Regular readers of my posts quite likely already have noticed that these writings are about the histories of people, places, and things that I have recalled, researched, or fact-checked to the best of my ability and chronicled here because I hold something about their existence near and dear to my heart. Infrequently though, I add … Continue reading Sleepy Hollow: To be, or not to be
Background Just 30 years ago in 1987, the United States Congress declared March as National Women’s History Month in perpetuity. This action came eights years after Molly Murphy MacGregor, a member of The National Women's History Project, was invited to participate in The Women’s History Institute at Sarah Lawrence College, which was chaired by … Continue reading Observing Women’s History Month and Honoring One of America’s First Women Immigrants
One of my former colleagues posted this article from a pamphlet he picked up at the Mary Surratt House Museum titled, “Christmas of Yesterday: A History of Our Treasured Traditions and Holiday Customs.” (If you recall, Mary Surratt was an alleged member of the Abraham Lincoln assassination conspiracy and holds the dubious distinction of being the first … Continue reading Christmas Traditions in Our Nation’s Capital
Yes, this post may be a game changer--where I dare to speak of religion, politics, and money--Growing up it was drilled into me to never talk about these topics in public and open conversation. But why? Was this always an American position, or when did this begin? From the history of my 15th-century ancestors primarily from England, France, … Continue reading Witnesses to Great Commotions Over Religion, Politics, and Money
Mary Custis Lee, eldest daughter of Confederate General Robert E. Lee and Mary Anna Custis, born in Alexandria, Virginia (1835-1918), was my 2nd cousin's [six generations removed], (Mary Tabb Bolling Lee) sister-in-law. She never married and spent most of her life traveling the world. Mary was recorded as being the most aloof and outspoken of the Lee … Continue reading Mary Custis Lee Challenges Streetcar Segregation
Just a short 3-1/2 years ago (November 15, 2012) I wrote my first post Hello World! to this blog site. In it, I alleged my family may have an ancestor who was accused of being a witch in Massachusetts. (Note that most women, and men, who were accused of witchcraft in the 15th-19th Centuries were feared … Continue reading Witches and Witchcraft Revisited–Another Brick Wall Downed!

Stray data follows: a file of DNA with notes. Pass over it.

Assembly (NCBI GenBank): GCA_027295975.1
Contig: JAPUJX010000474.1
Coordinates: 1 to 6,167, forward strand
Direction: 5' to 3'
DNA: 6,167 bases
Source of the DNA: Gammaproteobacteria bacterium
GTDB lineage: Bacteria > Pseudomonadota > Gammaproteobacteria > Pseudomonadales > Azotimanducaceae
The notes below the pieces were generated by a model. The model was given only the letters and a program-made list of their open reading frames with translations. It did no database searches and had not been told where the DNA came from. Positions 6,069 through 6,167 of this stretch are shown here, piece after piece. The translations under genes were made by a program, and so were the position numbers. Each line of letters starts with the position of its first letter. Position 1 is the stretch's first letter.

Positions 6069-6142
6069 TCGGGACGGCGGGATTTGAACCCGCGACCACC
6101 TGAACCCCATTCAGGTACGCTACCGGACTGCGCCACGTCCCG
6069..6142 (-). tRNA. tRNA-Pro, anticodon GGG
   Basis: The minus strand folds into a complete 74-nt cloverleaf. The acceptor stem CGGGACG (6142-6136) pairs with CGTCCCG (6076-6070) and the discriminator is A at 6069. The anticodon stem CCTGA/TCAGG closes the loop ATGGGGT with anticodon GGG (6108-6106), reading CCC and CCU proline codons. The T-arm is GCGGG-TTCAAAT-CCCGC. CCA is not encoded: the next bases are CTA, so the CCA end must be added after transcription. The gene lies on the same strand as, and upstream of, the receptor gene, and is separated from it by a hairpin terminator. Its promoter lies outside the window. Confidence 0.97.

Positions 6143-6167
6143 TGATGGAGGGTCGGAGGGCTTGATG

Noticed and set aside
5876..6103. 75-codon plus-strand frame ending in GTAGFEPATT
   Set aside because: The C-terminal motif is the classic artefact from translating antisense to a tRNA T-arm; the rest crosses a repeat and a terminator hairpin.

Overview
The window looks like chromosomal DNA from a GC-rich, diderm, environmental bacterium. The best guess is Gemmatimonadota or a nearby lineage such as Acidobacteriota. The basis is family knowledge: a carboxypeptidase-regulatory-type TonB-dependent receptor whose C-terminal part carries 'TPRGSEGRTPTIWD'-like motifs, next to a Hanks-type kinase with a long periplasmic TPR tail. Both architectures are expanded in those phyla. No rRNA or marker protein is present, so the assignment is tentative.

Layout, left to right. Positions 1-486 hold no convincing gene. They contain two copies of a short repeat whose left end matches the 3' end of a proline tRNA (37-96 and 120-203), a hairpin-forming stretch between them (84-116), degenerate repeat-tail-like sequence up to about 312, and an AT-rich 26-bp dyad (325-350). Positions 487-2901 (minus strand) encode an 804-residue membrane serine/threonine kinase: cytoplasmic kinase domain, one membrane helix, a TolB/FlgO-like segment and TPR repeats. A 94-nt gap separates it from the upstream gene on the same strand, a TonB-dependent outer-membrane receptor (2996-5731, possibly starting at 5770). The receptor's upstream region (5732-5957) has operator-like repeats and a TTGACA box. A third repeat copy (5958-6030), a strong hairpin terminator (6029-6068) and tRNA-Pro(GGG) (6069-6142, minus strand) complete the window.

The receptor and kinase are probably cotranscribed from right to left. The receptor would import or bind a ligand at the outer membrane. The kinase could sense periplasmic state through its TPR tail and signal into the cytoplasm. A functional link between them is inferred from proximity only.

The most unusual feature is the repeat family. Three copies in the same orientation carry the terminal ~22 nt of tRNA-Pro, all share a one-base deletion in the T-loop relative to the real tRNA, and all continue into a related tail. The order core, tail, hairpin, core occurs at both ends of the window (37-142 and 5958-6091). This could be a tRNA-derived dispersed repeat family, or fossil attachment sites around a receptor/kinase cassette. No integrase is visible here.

When asked about how I feel about the August+ events in Ferguson, Missouri, that now have festered and exacerbated old wounds among our people, my only answer can be; "I'm having flashbacks to the happenings in the 1960's, equal rights movements, and the 1990's in Los Angeles and around the United States after the Rodney … Continue reading Old Wounds Reopened…
I subscribe to World Explorer Ancestry.com which gives me full access to everything Ancestry has available, including Fold3.com, the military records site, and Newspapers.com, which includes unlimited access to more than 50 million pages from more than 1800 newspapers across the United States with billions of articles, obituaries, and announcements that may contain stories of my … Continue reading A Girl Jekyll and Hyde Who Embezzled $110,000
My First Post - Eight Months Ago Eight months ago on November 15, 2012, I published “Hello World“--my 341-word first blog post ever, under the category of Witches and Witchcraft. I wondered then if some of my family from among the 40 generations I have traced back could have been among those accused of witchcraft … Continue reading Hello Again, World – My 145th Post
After reading one of my posts, a friend suggested I take a look at the book 1493... by Charles C. Mann. Only in a few pages and I had a rude awakening. It appeared to me that up to this point I had merely been scratching the surface when describing our family's roots, branches, history, … Continue reading Tobacco, Slavery, Earthworms, Honey Bees; Grains, Livestock, Disease…Oh My!